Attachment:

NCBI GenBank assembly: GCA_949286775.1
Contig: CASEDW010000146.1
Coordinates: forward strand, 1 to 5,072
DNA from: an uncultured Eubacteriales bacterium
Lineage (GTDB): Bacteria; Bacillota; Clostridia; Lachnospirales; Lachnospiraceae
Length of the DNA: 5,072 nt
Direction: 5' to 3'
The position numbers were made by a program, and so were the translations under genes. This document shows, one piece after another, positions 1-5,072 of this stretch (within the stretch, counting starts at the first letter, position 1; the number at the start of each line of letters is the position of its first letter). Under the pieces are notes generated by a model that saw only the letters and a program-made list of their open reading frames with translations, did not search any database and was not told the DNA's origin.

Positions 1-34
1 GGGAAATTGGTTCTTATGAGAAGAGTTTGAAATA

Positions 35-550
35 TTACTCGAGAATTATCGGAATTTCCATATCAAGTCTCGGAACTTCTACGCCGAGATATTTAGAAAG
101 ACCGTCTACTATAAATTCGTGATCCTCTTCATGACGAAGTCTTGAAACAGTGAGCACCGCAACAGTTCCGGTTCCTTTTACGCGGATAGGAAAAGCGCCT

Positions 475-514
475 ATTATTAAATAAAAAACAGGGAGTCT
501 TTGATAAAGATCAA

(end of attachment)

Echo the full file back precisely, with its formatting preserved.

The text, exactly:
NCBI GenBank assembly: GCA_949286775.1
Contig: CASEDW010000146.1
Coordinates: forward strand, 1 to 5,072
DNA from: an uncultured Eubacteriales bacterium
Lineage (GTDB): Bacteria; Bacillota; Clostridia; Lachnospirales; Lachnospiraceae
Length of the DNA: 5,072 nt
Direction: 5' to 3'
The position numbers were made by a program, and so were the translations under genes. This document shows, one piece after another, positions 1-5,072 of this stretch (within the stretch, counting starts at the first letter, position 1; the number at the start of each line of letters is the position of its first letter). Under the pieces are notes generated by a model that saw only the letters and a program-made list of their open reading frames with translations, did not search any database and was not told the DNA's origin.

Positions 1-34
1 GGGAAATTGGTTCTTATGAGAAGAGTTTGAAATA

Positions 35-550
35 TTACTCGAGAATTATCGGAATTTCCATATCAAGTCTCGGAACTTCTACGCCGAGATATTTAGAAAG
101 ACCGTCTACTATAAATTCGTGATCCTCTTCATGACGAAGTCTTGAAACAGTGAGCACCGCAACAGTTCCGGTTCCTTTTACGCGGATAGGAAAAGCGCCT

Positions 475-514
475 ATTATTAAATAAAAAACAGGGAGTCT
501 TTGATAAAGATCAA